But maybe other men aren’t so fearful of commitment and maybe they could benefit from a little help in the engagement ring department – for those whose girls want engagement rings, of course. If I can assist but one future husband to choose the perfect bauble for his future wife, my faith in holiday magic will be renewed. For those of you who don’t necessarily want to buy a whole book to make what one hopes will be a one-time purchase, here is a spot on engagement ring how-to from the nice people at About.com:

How to Buy Her an Engagement Ring She’ll Love

Putting a green ring on your finger

good gold

No, not a emerald. And definitely not some Cracker Jack bauble that leaves a green stain around your finger. I’m talking environmentally friendly precious metals and stones. According to GreenKarat,

Throughout history, jewelry has held a special place in the fabric of human culture. Unfortunately, industrial methods of extracting jewelryĺs precious metals and gems from the earth damage the land and endanger ecosystems. Further, industrial values frequently reduce the labor component of production to the level of a cog in a machine.

Their goal is to end destructive mining of gold and diamonds and so forth by encouraging people to buy jewelry that lives up to fair trade and positive ecological standards. I can definitely get behind that. Mining can be pretty dang destructive to people and living things. Certain types of mining inject the earth with poisonous and potentially lethal chemicals that then drain into water systems, killing wildlife and making people sick. To that I say, Bleah.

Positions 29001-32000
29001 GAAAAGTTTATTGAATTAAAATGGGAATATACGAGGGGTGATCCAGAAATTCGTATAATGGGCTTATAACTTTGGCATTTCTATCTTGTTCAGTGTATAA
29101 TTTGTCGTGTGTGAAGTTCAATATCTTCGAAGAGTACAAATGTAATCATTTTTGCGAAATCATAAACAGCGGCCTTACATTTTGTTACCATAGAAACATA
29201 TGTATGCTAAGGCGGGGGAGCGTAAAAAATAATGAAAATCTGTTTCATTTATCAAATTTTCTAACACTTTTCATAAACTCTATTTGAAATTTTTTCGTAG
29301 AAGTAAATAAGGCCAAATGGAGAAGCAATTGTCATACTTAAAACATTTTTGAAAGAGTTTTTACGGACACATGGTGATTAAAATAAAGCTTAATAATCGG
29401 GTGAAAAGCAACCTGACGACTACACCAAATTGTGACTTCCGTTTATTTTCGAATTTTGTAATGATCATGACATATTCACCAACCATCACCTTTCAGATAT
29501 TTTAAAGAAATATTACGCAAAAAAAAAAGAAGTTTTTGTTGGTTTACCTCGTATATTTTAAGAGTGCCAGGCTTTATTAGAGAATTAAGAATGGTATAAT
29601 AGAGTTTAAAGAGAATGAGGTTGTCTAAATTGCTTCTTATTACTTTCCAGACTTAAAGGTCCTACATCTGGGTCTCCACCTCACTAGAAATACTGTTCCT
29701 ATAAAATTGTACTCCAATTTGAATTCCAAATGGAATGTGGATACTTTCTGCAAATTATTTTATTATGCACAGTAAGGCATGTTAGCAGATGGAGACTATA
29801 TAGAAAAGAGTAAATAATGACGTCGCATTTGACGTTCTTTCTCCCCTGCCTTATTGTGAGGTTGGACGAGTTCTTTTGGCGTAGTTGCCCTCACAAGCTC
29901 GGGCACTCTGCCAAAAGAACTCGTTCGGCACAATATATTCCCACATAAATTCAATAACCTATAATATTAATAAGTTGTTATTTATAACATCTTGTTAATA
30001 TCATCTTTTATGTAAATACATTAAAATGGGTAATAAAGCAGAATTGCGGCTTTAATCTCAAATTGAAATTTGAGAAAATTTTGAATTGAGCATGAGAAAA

Being that I’m always tossing jewelry-related hints The Beard’s way, I can usually be heard pushing for fair trade metals and beautiful, eco-friendly Moissanite. Gotta keep this earth clean and green for the brides and grooms of the future!

What’s love worth?

Decidedly different ring

A great piece in a recently issue of the Indianapolis Star asks, Does love’s sparkle require a diamond? It includes a number of heartbreaking interviews with engaged couples who were simply not taken seriously because their engagement did not begin with the man presenting the woman with a huge chunk of ice. The article got me thinking. DeBeers would have us believe that one’s commitment should equal the cost of two months salary. The first thing anyone asks a future bride is, “Can I see the ring?

When Jordan Corbin and David Wentworth got engaged, he proposed to her with a mother-of-pearl ring that cost about $20. Corbin loved that it was an atypical engagement ring and named it her “magic ring.”

Buying a diamond engagement ring “is what a guy does when he has no imagination and is afraid you’re not going to love him,” she said.

Her family did not agree. When the couple flew to Corbin’s home in Texas, one of the first things her stepfather said was, “Let’s see the ring.” He took her hand and with a disapproving groan, threw it back down and walked away.